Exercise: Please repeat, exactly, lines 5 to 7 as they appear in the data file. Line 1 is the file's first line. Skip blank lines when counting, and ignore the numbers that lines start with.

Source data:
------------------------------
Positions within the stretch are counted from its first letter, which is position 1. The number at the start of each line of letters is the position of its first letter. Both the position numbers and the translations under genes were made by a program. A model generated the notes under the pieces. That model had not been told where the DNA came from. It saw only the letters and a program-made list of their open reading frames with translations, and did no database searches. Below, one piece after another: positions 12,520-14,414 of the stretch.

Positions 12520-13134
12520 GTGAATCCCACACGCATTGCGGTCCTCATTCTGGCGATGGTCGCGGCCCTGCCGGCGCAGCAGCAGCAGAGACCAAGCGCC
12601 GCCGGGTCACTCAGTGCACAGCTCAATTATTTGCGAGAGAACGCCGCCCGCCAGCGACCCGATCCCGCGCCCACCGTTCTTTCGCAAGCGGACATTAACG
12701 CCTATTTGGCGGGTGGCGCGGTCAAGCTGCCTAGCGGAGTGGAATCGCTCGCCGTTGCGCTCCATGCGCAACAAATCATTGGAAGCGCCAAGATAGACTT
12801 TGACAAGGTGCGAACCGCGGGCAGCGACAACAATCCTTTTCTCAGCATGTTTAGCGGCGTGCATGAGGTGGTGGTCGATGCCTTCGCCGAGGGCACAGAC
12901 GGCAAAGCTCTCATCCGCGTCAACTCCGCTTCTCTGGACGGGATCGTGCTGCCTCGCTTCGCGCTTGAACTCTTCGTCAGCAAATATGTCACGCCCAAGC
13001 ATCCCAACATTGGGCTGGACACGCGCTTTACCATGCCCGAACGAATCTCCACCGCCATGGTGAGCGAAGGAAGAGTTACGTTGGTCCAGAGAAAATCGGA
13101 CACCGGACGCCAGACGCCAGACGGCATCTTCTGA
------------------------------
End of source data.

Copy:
12701 CCTATTTGGCGGGTGGCGCGGTCAAGCTGCCTAGCGGAGTGGAATCGCTCGCCGTTGCGCTCCATGCGCAACAAATCATTGGAAGCGCCAAGATAGACTT
12801 TGACAAGGTGCGAACCGCGGGCAGCGACAACAATCCTTTTCTCAGCATGTTTAGCGGCGTGCATGAGGTGGTGGTCGATGCCTTCGCCGAGGGCACAGAC
12901 GGCAAAGCTCTCATCCGCGTCAACTCCGCTTCTCTGGACGGGATCGTGCTGCCTCGCTTCGCGCTTGAACTCTTCGTCAGCAAATATGTCACGCCCAAGC